Some sparks flew and some eyes got opened at the 2016 Forum of the UNFCCC Standing Committee on Finance (SCF), held in Manila last week. The Forum’s exploration of financial instruments for addressing the risks of loss and damage was at the request of the Executive Committee of the Warsaw International Mechanism (WIM) on Loss and Damage (L&D) in service of Action Area 7 of its 2-year workplan. (For some past posts on the WIM, including on this significant SCF-WIM linking, see here.)
The Forum drew nearly 150 representatives of governments, financial institutions, civil society and the private sector. The webcast (which covered much of the meeting) along with informative tweeting (#scfmanila) from a number of participating institutions and individuals offered remote observers some interesting insight. But first a little context/framing:
Addressing L&D – Basically, addressing L&D involves: 1) avoiding it, and 2) meeting it when it is unavoidable. L&D can be avoided primarily through mitigation and adaptation. In addition, reducing the risks of L&D (e.g., through early warning systems and disaster preparedness plans) can help prevent it. Unavoidable L&D can be minimized through certain types of risk management (sharing, savings/credit, insurance instruments, catastrophe bonds). Because L&D still occurs, even if it is minimized, responses to it rely on disaster response and management and climate services.
WIM workplan Action Area 7 – A close reading of Action Area 7 reveals one goal, one objective (how the goal is to be accomplished) and one strategy/action (how the objective is to be met):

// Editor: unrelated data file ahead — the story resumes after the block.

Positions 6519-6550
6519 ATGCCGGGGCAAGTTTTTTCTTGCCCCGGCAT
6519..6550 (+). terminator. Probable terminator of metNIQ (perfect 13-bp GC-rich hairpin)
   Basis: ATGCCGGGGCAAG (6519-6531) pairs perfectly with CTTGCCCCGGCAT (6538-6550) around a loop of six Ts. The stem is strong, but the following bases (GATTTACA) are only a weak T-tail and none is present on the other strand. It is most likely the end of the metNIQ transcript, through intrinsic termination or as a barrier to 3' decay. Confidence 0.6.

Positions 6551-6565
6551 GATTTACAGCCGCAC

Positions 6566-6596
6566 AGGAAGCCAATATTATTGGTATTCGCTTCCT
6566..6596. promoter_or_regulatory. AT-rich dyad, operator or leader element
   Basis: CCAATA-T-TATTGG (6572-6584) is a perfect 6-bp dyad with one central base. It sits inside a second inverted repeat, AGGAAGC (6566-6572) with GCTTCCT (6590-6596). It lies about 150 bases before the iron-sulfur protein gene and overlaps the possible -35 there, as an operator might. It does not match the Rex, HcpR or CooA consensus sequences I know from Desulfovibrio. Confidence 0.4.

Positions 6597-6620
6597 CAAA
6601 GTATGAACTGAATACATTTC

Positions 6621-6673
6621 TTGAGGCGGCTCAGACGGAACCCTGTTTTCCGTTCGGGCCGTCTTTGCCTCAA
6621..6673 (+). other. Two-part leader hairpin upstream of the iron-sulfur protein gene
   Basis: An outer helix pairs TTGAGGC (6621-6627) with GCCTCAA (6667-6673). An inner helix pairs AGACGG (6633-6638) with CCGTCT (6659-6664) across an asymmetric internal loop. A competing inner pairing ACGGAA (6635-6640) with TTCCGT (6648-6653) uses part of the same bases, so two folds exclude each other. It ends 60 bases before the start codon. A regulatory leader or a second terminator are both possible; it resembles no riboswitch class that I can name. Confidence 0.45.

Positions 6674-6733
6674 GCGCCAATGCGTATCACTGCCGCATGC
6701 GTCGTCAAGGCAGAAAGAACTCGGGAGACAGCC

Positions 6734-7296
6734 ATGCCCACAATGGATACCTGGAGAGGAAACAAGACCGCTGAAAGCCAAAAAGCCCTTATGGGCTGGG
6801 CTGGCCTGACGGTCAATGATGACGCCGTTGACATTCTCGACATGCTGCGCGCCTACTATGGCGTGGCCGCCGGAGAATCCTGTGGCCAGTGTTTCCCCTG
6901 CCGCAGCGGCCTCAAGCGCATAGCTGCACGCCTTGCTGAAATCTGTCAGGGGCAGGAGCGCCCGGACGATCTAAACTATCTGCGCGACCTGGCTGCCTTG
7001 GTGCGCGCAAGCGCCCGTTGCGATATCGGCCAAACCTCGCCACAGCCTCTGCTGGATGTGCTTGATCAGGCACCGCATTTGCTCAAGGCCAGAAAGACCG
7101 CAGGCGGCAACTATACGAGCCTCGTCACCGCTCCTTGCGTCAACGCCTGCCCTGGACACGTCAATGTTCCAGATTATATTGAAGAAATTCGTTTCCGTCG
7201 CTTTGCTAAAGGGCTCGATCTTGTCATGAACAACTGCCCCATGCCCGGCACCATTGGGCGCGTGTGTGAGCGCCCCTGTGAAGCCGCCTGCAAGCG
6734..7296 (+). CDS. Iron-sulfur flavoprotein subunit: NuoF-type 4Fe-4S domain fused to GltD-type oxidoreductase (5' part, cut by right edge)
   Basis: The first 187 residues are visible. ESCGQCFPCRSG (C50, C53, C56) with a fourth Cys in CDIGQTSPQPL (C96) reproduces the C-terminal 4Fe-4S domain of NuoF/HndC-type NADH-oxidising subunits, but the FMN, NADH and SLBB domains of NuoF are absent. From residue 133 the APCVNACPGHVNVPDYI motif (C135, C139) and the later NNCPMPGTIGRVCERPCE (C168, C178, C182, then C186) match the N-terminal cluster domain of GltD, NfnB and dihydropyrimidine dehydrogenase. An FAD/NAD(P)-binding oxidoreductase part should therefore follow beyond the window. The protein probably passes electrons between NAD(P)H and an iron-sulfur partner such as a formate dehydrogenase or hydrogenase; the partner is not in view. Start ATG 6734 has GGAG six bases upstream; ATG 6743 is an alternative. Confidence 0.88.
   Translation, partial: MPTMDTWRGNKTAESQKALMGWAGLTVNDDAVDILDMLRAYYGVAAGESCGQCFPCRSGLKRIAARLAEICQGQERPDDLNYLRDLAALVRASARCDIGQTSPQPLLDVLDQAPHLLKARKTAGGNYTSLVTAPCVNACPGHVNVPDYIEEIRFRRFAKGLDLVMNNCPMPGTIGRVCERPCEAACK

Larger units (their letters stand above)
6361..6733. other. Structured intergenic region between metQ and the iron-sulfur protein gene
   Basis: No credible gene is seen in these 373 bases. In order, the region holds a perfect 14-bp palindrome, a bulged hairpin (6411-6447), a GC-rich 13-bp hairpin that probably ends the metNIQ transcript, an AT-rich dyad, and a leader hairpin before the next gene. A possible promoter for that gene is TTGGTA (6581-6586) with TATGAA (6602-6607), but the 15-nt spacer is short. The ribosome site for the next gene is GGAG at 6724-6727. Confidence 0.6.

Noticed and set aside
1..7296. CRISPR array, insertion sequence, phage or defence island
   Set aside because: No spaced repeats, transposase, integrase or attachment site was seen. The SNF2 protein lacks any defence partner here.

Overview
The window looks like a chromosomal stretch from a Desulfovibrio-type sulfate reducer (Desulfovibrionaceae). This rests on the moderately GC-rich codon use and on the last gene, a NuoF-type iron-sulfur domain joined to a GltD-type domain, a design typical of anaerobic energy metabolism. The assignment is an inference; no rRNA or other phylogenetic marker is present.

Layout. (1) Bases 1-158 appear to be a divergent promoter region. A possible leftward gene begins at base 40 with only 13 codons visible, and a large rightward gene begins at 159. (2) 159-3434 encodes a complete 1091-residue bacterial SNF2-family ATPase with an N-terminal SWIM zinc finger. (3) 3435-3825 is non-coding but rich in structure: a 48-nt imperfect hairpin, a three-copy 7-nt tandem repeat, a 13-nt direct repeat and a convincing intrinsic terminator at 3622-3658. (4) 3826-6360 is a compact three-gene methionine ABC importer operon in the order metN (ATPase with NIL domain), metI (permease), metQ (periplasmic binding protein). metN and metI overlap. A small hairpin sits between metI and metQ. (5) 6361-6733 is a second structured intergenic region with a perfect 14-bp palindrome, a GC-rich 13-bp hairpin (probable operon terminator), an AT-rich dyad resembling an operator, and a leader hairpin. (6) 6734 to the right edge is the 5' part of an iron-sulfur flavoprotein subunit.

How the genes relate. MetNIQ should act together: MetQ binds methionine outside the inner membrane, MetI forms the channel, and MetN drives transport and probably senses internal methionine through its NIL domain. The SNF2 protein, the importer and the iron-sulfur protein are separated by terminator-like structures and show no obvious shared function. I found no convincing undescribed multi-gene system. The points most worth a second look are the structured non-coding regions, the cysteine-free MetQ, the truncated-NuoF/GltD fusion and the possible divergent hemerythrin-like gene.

- Goal = facilitate finance in L&D situations;
- Objective = “encourage comprehensive risk management;” and
- Strategy = “diffus[e] information related to financial instruments and tools that address the risks of [climate-induced] loss and damage…”
Action Area 7, through encouraging risk management, tends to both avoiding L&D and minimizing unavoidable L&D. As for the SCF Forum, it fit within Action Area 7’s strategy of diffusing information, by covering risk pooling and transfer, catastrophe risk insurance and bonds, contingency finance, social protection schemes, and other instruments.
Throughout the event, however, it was clear that some participants were focused on the goal, while others (predominantly the insurance experts) were focused on the objective and/or strategy. The resulting friction illustrated the philosophical and political tensions that continue to fester in the climate regime in the absence of financial support to directly address loss and damage. The workplan, after all, is devoted essentially to compiling, diffusing and leveraging information. (We wrote about the Paris Agreement/Decision role in this evolving issue in our COP21 Documentation Project.)
The Forum did enhance understanding both of the gaps and opportunities with existing financial instruments, as well as the barriers that must be addressed to reach the most vulnerable with any versions of current and emerging risk instruments. (See the Forum page for presentations and the WIM Financial Instruments page for a well-organized host of relevant resources.)
Among the conclusions was that both cross-sectoral collaborations and integration of approaches are vital to deal with the risks of L&D. Importantly, two significant areas of concern remained unaddressed:
- The absence of actionable approaches for addressing slow-onset processes from the insurance industry and related market players. Not surprising, given that there are generally no dramatic moments of humanitarian focus and no money to be made.
- The absence of financial instruments and tools to address non-economic losses. Without a means to monetize, the financial sector has yet to be effectively engaged toward this cost.
We will be tuning into the WIM Executive Committee’s 4th meeting later this month to learn its response to the Forum and more.